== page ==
Meanwhile, Thailand’s Parliament has recently passed the Marriage Equality Bill, making Myanmar’s neighbor the first country in Southeast Asia to recognize same-sex marriage. The reality faced by Myanmar LGBTQIA+ persons has forced their community to remain silent during Pride Month. Only those residing in Thailand were able to join their Thai counterparts’ demonstrations in solidarity with Myanmar and Gaza. The military junta’s ongoing terror campaign has led those activists involved in the people’s revolution to focus on their efforts to dismantle the military and win the revolution, while also delivering humanitarian aid to civilians fleeing the military’s violence. Consequently, those inside Myanmar chose to remain silent in the public domain over increasing their visibility to avoid persecution by the military in a climate where their safety and security are far from assured.

As Myanmar’s resistance forces drastically expand territories under their control, and bottom-up representative bodies and local governance institutions emerge in most liberated areas of the country, inequalities and social barriers faced by the LGBTQIA+ community must be addressed. Failure to do so will not only jeopardize the Spring Revolution’s long-term goal of building a truly inclusive society, but also undermine efforts to establish sustainable democratic principles that embrace the full diversity of Myanmar’s population. LGBTQIA+ individuals in Myanmar must be afforded their human dignity and rights to live their lives as their full authentic selves, loud and proud. The National Unity Government and resistance forces must recognize and guarantee the rights of LGBTQIA+ people, provide legal protection, and implement equality and non-discrimination policies within their respective legal systems or regulatory frameworks.

Celebrating their love during the Pride parade in Chiang Mai, Thailand, a queer couple from Myanmar said, “This is our revolution—we are getting married and drawing strength from other people fighting for justice. We are very proud of it, and I am thankful to people who are fighting for justice.”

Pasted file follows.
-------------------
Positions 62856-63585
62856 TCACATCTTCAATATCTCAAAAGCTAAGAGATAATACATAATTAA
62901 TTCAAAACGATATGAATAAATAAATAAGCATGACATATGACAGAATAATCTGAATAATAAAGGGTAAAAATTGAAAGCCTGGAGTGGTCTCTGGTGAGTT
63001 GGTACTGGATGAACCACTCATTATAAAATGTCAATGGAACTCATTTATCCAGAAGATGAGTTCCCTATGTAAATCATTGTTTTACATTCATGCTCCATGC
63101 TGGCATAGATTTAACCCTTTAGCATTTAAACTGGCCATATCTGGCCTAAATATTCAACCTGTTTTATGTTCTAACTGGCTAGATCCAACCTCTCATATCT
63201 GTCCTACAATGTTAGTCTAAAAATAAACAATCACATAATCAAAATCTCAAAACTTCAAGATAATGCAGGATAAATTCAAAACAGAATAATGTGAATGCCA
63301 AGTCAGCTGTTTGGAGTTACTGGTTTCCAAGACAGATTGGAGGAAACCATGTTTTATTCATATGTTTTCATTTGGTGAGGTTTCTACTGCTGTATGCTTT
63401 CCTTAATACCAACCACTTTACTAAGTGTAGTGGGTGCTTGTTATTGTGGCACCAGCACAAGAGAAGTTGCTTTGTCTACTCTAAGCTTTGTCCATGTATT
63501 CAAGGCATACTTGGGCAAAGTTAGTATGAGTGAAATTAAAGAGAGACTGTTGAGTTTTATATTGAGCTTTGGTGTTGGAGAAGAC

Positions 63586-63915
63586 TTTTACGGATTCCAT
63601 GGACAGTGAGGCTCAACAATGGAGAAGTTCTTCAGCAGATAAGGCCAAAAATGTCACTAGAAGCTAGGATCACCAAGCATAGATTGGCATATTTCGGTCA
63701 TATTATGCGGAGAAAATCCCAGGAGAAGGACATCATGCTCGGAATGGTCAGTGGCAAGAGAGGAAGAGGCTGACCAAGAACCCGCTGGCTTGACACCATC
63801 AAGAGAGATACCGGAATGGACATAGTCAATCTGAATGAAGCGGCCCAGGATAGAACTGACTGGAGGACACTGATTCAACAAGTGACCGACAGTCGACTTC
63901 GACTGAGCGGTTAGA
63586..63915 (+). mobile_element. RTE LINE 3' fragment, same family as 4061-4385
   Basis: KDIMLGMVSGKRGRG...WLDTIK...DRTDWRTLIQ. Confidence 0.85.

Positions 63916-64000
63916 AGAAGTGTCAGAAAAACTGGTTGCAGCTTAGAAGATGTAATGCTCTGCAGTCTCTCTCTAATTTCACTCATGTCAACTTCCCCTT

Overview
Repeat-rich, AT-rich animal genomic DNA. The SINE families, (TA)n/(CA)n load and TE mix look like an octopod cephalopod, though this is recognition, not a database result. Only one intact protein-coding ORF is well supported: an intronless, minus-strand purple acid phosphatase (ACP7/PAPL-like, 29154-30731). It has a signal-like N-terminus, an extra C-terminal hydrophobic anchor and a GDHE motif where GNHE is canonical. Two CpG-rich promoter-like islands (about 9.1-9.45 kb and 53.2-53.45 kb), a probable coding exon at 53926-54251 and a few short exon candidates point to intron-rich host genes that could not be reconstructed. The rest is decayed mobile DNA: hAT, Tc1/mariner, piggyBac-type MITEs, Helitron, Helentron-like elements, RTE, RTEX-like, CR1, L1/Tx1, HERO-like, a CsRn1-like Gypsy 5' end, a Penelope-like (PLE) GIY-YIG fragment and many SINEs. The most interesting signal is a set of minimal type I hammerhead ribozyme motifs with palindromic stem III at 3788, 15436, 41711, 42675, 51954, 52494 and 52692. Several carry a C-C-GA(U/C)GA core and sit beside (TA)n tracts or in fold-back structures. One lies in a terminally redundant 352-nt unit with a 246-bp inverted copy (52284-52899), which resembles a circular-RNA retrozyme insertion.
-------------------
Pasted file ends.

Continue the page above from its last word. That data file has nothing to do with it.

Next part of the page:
[1] One year following the 1988 pro-democracy uprising, the former military junta changed the country’s name from Burma to Myanmar overnight. Progressive Voice uses the term ‘Myanmar’ in acknowledgement that most people of the country use this term. However, the deception of inclusiveness and the historical process of coercion by the former State Peace and Development Council military regime into usage of ‘Myanmar’ rather than ‘Burma’ without the consent of the people is recognized and not forgotten. Thus, under certain circumstances, ‘Burma’ is used.

Resources from the past week


Statements and Press Releases

စစ်ကောင်စီနှင့် ရက္ခိုင့်တပ်တော် (AA)တို့သည် ရိုဟင်ဂျာလူမျိုးများ အပေါ်နေ့စဥ်နှင့်အမျှ လူမဆန်စွာ ရက်စက်ကြမ်းကြုတ်မှုနှင့် ရာဇဝတ် မှုများကျူးလွန်နေမှုအပေါ် ထုတ်ပြန်ချက်

By Arakan Rohingya Society for Peace and Human Rights

ချင်းပြည်(Chinland) ကောင်စီ သဘောထားထုတ်ပြန်ချက်

By Chinland Council

Open letter: Inquiry Regarding TASAKI’s business partnership with sanctioned entity Myanmar Pearls Enterprise

By Justice For Myanmar and Mekong Watch

Open letter: Inquiry regarding human rights due diligence in relation to TASAKI’s business partnership with sanctioned entity Myanmar Pearls Enterprise

By Justice For Myanmar and Mekong Watch

ကရင်နီအမျိုးသမီးအစည်းအရုံး သတ္တမအကြိမ်မြောက်ညီလာခံ ထုတ်ပြန်ကြေညာချက်

By Karenni National Women’s Organization

Statement Regarding Internet Shutdown by Terrorist Myanmar Military Council

By National Unity Government

[ပူးတွဲထုတ်ပြန်ကြေညာချက်] မြန်မာနိုင်ငံ၏ လူ့အခွင့်အရေးအကျပ်အတည်းနှင့်ပတ်သက်၍ တီမောလက်စတေနိုင်ငံတွင် ကျင်းပသော လူထုကြားနာပွဲ

By Progressive Voice, FORUM-ASIA, ALTSEAN-Burma and Initiatives for International Dialogue

US Gov’t and UN Member States Must Provide Direct Support to Myanmar’s Resistance Actors Now

By Special Advisory Council for Myanmar

Threat to Livelihoods Deepens as Myanmar Economic Outlook Remains Weak

By The World Bank

Advance Notice and Emergency Announcement Regarding Maungdaw Township

By United League of Arakan (Arakan Army)



Coup Watch Briefer May 2024: Burma on the Brink

By ALTSEAN-Burma, Asia Democracy Network, Asia Forum for Human Rights and Development, Burma Human Rights Network, Initiatives for International Dialogue, International Federation for Human Rights, Progressive Voice, US Campaign for Burma and Women’s Peace Network

အမျိုးသားညီညွတ်ရေး အစိုးရ၊ ကျန်းမာရေးဝန်ကြီးဌာန၏ (၃) နှစ်တာကာလအတွင်း ဆောင်ရွက်ချက်များ (၂၀၂၁ – ၂၀၂၄)

By National Unity Government (Ministry of Health)

The Accountability, Politics, and Humanitarian Toll of the Rohingya Genocide

By New Line Institute

စစ်အုပ်စု၏ အစုလိုက်အပြုံလိုက်သတ်ဖြတ်မှုများ (ဇန်နဝါရီလ ၂၀၂၄ – ဧပြီလ၂၀၂၄)

By Nyan Lynn Thit Analytica

Massacre Carried out by the Military (January 2024 – April 2024)

By Nyan Lynn Thit Analytica

Myanmar Economic Monitor: Livelihoods Under Threat (English)

By The World Bank

Progressive Voice is a participatory, rights-based policy research and advocacy organization that was born out of Burma Partnership. Burma Partnership officially ended its work on October 10, 2016 transitioning to a rights-based policy research and advocacy organization called Progressive Voice. For further information, please see our press release “Burma Partnership Celebrates Continuing Regional Solidarity for Burma and Embraces the Work Ahead for Progressive Voice.”